The online world has become a huge platform for young people. In particular there is a growing successful community of what have come to be known as ‘YouTubers’, people who make their living through posting material on the video sharing site. Zoe Sugg, Tanya Burr, Pixi Woo, are among many beauty gurus who make YouTube videos about make-up, fashion and lifestyle. Both Tanya Burr and Zoe Sugg also have daily vlogs which show their ordinary lives as do the SacconeJoly’s a family – mum, dad, two young children – of ‘daily vloggers’, who invite you to ‘be part of their journey. What is apparent amongst all of these videos is the embedded taken-for-granted nature of heterosexuality, yet, as Akile Ahmet shows in this post, YouTube also provides spaces for other ways of being.
Posts Tagged ‘YouTuber’
When thinking about masculinity and popularity, the ‘coolest’ boys have traditionally been those who physically intimidated their peers through aggression, misogyny and homophobia. In this guest blog, Max Morris asks whether this model of popularity still exists for members of the YouTube Generation by looking at some of the UK’s most popular vloggers (or video bloggers). He argues that these vloggers reflect how many boys today find homophobia to be unacceptable and value public displays of affection – often by sharing photos, videos and emotional care work on social networking sites such as Facebook, Instagram and YouTube.
We learnt about a lot of things from the young people who we interviewed for this project. YouTubers opened up a whole new world of micro-celebrities, people whose fame derives from their channels on this website rather than via the more traditional media of television and film. Although there’s a growing number of influential young women beauty vloggers, the YouTubers who came up in our data were mostly male gamers, animators or comedians. But two women stood out: Tampon Girl who was hated and Jenna Marbles who was loved. As we explored their channels, Jenna Marbles struck us as someone challenging dominant ideas around women, weight loss and fashion. In her latest and 200th video, which we discuss in this post, she challenges dominant ideas of aspiration, success and the future.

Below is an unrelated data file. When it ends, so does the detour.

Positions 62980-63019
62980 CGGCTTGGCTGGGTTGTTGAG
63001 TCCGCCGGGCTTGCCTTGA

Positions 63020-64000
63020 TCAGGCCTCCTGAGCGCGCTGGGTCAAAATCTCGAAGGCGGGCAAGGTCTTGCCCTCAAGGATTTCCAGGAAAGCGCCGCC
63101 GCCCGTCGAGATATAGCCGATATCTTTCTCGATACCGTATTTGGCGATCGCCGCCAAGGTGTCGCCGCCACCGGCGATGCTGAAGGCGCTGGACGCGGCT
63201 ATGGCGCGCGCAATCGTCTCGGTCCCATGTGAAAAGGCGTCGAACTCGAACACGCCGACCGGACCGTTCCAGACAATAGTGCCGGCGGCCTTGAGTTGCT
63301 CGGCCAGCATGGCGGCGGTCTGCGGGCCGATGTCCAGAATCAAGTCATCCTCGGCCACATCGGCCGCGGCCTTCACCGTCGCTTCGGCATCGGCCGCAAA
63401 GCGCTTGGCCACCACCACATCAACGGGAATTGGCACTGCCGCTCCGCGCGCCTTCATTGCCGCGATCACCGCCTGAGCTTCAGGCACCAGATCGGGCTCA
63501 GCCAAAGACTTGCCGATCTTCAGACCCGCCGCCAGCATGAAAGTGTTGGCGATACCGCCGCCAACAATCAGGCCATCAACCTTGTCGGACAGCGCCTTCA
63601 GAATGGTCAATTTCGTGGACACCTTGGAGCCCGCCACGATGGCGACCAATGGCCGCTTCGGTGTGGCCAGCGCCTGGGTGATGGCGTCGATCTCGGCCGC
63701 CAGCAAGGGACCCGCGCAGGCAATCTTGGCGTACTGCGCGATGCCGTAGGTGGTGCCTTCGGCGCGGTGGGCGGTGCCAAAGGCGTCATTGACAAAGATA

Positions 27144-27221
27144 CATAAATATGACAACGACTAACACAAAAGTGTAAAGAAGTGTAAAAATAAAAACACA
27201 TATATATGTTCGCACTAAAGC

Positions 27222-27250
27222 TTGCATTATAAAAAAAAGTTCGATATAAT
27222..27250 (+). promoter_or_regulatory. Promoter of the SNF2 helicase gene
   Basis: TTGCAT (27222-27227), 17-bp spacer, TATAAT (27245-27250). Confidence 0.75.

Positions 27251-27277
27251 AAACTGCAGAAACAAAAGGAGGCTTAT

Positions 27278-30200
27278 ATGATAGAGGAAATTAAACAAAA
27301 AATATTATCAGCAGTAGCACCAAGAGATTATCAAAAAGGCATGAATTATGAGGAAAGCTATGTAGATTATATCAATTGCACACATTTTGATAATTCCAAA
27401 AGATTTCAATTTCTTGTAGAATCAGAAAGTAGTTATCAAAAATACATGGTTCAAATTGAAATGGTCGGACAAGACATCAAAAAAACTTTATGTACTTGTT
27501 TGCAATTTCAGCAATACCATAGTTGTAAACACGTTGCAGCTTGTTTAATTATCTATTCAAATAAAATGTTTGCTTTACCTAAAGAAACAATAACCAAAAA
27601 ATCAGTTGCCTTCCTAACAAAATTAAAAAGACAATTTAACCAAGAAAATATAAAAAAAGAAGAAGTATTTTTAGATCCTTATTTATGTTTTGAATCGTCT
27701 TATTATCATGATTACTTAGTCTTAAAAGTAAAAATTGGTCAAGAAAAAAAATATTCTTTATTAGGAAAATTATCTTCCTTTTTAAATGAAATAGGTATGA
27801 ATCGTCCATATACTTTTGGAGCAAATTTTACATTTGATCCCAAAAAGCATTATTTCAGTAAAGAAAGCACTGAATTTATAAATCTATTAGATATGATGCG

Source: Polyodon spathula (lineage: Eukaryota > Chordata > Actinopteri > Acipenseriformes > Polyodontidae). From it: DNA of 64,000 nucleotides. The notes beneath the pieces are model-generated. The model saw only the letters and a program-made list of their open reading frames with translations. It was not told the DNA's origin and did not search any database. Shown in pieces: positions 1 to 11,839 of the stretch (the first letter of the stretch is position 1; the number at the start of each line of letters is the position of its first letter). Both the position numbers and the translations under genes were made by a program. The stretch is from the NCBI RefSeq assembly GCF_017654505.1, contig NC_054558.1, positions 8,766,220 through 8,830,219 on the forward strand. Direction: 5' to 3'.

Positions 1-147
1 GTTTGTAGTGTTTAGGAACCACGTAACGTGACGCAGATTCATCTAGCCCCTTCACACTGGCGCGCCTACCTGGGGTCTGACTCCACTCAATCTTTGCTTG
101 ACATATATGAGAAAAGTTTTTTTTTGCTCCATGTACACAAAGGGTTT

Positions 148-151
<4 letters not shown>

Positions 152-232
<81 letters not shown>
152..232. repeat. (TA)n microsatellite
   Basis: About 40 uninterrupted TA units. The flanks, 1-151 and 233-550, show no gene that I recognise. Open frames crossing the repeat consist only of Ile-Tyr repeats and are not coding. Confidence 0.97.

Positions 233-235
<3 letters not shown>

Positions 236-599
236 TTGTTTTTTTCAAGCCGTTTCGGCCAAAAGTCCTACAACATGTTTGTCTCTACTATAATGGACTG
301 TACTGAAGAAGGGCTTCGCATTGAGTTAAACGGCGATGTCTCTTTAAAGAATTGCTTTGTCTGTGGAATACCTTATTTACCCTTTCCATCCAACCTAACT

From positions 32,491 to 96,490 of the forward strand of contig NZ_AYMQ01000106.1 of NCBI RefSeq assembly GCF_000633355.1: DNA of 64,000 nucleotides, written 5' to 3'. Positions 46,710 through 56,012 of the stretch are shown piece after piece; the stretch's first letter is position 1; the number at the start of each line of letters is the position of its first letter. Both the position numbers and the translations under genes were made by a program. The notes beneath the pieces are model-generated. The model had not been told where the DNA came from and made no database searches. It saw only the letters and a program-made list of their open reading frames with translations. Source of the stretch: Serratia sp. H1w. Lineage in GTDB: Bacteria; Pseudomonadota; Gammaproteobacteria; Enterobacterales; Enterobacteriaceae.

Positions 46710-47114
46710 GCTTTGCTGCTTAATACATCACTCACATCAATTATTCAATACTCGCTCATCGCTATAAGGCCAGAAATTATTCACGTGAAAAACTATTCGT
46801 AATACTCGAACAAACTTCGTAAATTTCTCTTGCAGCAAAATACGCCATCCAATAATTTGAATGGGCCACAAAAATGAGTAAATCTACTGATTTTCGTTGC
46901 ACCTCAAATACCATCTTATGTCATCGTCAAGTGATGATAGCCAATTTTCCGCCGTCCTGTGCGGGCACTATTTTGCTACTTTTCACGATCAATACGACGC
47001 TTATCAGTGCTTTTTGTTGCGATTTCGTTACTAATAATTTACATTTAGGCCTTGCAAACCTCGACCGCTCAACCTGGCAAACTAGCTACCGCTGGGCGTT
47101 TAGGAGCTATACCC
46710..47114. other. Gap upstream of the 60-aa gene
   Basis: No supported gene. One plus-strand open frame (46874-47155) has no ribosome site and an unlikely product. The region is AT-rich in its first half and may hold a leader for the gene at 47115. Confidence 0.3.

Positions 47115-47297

All of the young people we’ve interviewed distinguish between good reasons and bad reasons for being famous. Kim’s written about the frequent disgust directed towards Kim Kardashian both in our interviews and in the media – not only is she called upon as an example of ‘famous for nothing’ celebrity, but she is seen to have risen to fame via a sex tape and has chosen ‘inappropriate’ bumpwear consisting of tight clothing and lowcut tops. However, it’s in 15-year-old Giovanni Plowman, aka Tampon Girl, that we can most clearly see the strong association between female bodies and notions of ‘undeserving’ celebrity. In January 2013 Giovanni Plowman uploaded a video of herself to YouTube which showed her sucking on a used tampon – after she’s removed it off camera – and then throwing up, also off camera. She shot to fame overnight – even becoming an internet meme. What shocks me, isn’t the video itself, it’s the reaction: the widespread – almost universal – disgust that her actions, and she, elicit both online and from the young people we’ve met in our research.